Fixing the water famine in Virginia City |

Fixing the water famine in Virginia City

MARLETTE LAKE – In the 1860s, Virginia City had everything going for it. The town was built on a mountain of silver. People were coming from around the world to provide every manner of modern services to the miners and residents from world-class opera to the finest foods. There were even, finally, more churches than brothels in the town which would eventually top out at some 20,000 residents.

Only one thing was missing.


The town had long since outgrown the few natural springs on the surface, forcing the fledgling water company to drill into the tunnels west of town where water had been naturally flowing for several years.

But according to newspaper reporter Dan DeQuille, longtime chronicler of the Comstock, “at length, the whole top of the hill into which the tunnels extended appeared to be completely drained.”

Virginia City still had water. But most of it was deep in the mines, scaldingly hot and laden with foul smelling, often poisonous minerals.

In 1862, the Virginia and Gold Hill Water Co. began to look for a permanent solution to the “water famine,” which threatened to stunt the growth of Virginia City.

“The kind of development the Comstock wanted to pursue, they had to have a good water system,” said State Archivist Guy Rocha.

“As far as their own aquifer, they had messed it up with all the mining. It was not healthy water.”

It didn’t take long to realize there was water aplenty in the Sierra Nevada above Lake Tahoe. The problem was how to get it across Washoe Valley to Virginia City.

That’s where a Swiss-educated civil engineer named Hermann Schussler entered the picture. In seeking his help, the water company wasn’t taking a chance on some unknown. Schussler was almost certainly the most prominent and innovative hydrological engineer in the west at the time.

As chief engineer for the Spring Valley Water Works of San Francisco, he designed the Crystal Springs Dam near San Mateo, Calif. That dam is still in place and, according to Rocha, is considered a prototype for the design of Hoover Dam.

According to Hugh Shamberger, author of the “Story of the Water Supply for the Comstock,” one of the reasons Schussler was asked to help was his experience in designing building pressurized pipelines for Spring Valley Water Works and for the Cherokee Hydraulic Mining Co. near Oroville, Calif.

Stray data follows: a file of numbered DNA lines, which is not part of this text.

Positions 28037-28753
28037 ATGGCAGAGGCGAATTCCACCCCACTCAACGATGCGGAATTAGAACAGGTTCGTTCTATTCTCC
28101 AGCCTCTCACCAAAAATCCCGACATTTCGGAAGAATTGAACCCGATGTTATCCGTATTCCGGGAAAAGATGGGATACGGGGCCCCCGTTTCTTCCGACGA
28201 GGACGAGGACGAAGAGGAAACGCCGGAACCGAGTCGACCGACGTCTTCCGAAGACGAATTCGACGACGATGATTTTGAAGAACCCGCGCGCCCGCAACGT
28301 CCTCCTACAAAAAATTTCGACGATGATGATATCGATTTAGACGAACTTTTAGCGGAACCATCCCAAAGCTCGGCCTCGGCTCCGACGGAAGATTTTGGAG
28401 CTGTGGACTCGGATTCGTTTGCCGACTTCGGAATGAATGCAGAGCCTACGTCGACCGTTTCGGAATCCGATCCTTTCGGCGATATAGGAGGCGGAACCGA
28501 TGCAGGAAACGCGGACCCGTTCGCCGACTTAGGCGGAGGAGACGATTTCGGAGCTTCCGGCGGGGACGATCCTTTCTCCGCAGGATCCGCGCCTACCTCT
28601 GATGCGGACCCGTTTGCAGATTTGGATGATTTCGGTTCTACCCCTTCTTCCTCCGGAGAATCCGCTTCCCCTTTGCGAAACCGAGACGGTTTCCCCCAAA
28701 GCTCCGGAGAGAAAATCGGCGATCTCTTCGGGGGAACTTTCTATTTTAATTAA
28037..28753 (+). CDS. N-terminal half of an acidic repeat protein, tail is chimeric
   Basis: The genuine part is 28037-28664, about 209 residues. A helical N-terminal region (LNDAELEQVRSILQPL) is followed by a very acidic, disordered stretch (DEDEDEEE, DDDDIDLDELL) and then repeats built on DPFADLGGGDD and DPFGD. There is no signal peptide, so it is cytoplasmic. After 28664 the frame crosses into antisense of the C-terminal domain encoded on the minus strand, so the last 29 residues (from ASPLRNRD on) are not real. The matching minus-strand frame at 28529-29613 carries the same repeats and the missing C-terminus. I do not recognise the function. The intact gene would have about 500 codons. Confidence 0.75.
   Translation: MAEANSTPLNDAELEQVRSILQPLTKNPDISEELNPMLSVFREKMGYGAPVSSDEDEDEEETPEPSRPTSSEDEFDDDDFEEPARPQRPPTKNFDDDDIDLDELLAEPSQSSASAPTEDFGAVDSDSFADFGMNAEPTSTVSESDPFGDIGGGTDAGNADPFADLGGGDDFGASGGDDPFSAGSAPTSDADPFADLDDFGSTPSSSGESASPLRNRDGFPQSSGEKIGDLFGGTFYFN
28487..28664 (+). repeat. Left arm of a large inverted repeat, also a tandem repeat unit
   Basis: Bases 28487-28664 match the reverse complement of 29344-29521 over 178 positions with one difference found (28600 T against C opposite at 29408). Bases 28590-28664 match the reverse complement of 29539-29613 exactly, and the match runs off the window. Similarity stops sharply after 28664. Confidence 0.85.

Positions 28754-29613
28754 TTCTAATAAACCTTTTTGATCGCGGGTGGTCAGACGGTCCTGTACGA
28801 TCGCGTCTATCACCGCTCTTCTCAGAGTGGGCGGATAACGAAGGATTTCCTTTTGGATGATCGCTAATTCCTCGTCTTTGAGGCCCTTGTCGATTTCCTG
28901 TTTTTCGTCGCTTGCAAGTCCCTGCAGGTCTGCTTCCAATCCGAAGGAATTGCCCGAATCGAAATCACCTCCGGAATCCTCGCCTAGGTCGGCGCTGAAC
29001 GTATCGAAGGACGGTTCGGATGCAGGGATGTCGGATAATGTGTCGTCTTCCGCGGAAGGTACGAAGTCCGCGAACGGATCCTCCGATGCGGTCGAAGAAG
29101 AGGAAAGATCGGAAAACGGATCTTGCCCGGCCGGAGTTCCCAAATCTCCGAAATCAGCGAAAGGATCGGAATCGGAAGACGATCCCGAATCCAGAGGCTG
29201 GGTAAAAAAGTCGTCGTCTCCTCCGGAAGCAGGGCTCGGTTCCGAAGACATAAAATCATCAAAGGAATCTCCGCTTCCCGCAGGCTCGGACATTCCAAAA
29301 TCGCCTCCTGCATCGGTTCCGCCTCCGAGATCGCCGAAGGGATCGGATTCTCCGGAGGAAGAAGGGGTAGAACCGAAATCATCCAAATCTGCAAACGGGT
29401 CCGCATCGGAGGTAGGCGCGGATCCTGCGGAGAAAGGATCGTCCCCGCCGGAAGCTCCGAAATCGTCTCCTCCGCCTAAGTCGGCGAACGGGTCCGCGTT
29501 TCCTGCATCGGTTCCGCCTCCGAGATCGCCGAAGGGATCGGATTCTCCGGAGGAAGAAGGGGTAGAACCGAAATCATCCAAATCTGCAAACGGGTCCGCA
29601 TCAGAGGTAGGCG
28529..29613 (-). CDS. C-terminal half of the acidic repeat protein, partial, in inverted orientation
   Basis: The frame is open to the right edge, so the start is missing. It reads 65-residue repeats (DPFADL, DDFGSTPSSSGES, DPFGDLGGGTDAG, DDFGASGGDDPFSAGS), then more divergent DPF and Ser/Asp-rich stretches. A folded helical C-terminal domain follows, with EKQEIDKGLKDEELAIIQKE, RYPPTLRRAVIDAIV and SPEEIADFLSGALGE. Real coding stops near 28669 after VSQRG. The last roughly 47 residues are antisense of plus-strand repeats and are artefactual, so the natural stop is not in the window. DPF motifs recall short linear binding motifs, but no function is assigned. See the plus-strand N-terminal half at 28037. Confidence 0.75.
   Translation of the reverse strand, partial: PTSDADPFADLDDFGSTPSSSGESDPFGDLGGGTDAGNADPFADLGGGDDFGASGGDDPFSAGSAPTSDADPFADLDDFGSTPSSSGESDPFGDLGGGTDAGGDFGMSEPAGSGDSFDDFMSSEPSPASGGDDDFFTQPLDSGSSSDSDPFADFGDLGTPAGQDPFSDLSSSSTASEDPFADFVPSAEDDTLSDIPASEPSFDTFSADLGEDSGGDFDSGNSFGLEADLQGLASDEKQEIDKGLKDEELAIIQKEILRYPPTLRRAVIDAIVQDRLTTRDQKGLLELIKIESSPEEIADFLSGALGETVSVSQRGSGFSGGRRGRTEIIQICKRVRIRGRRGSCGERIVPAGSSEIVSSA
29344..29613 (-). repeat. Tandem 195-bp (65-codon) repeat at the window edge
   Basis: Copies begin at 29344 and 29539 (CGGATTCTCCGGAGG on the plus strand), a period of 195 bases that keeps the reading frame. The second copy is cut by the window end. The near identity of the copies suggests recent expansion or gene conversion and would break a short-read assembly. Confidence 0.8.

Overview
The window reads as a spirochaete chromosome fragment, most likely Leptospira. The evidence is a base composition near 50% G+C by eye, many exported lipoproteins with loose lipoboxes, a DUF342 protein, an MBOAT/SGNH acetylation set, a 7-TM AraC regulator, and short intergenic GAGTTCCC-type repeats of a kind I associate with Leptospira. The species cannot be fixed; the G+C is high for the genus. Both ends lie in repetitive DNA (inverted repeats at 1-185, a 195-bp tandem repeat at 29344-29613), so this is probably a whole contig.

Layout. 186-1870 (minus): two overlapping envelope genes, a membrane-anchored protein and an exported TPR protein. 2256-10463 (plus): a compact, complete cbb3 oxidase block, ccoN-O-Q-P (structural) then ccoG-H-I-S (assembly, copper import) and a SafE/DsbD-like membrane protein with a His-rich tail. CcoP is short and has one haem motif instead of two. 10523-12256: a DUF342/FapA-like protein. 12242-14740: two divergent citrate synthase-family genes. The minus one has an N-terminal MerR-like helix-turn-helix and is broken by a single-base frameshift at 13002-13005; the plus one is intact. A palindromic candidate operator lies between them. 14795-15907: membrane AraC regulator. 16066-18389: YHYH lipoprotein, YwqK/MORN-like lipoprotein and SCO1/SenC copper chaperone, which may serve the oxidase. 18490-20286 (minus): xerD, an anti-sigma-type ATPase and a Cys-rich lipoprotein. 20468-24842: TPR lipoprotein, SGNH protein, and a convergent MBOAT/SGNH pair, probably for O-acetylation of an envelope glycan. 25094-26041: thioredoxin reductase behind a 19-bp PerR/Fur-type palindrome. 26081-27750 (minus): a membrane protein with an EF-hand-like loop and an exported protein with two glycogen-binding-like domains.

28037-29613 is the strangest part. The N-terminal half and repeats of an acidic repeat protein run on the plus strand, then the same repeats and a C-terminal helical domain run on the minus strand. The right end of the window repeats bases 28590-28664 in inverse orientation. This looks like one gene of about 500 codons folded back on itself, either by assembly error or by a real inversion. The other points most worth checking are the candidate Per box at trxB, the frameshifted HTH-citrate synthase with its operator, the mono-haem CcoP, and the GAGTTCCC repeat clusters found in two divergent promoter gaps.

“He already had a tremendous track record,” Rocha said.

The system he designed and built diverted water from Hobart Creek through a wooden flume 4.6 miles long to a tank above Washoe Valley. From there, the water entered a pressure pipe which dropped 1,997 feet to the saddle at Lakeview Hill, then climbed up more than 1,500 feet into the Virginia Range where the water again flowed into a flume that fed Five Mile Reservoir which supplied Virginia City and Gold Hill. The system was designed to survive more than 800 pounds per square inch of pressure at Lakeview and to make pumps unnecessary.

The water was finally turned on Aug. 2, 1873. The newspaper report of the event, again by DeQuille, said it took more than eight hours to fill. He reported the progress of the water as it surged through the pipe could be followed by the loud hiss as, one after another, valves designed to let pressurized air out of the pipe at the crest of each ridge were forced open, then slammed shut.

“At last, to the great joy of the engineer and all concerned in the success of the enterprise, the signal fire at the outlet on the summit of Virginia Range was for the first time lighted, showing that the water was flowing through the whole length of the pipe,” he said.

Four months later, Mining and Scientific Press described it as an engineering feat and predicted the system would attract engineers from around the world.

Later a second and third pressure pipe were added to the system and flumes were built to tap Marlette Lake farther up the mountain as well as Hobart Creek.

At its peak, the system provided more than 20,000 residents in Virginia City with 10 million gallons of water daily.

Rocha said the system made full Comstock boom possible.

“This allowed Virginia City to prosper,” he said.

Even more remarkable, he said, is the fact that the system is still supplying drinking water to Virginia City, Gold Hill and parts of Carson City.

• Contact reporter Geoff Dornan at or 687-8750.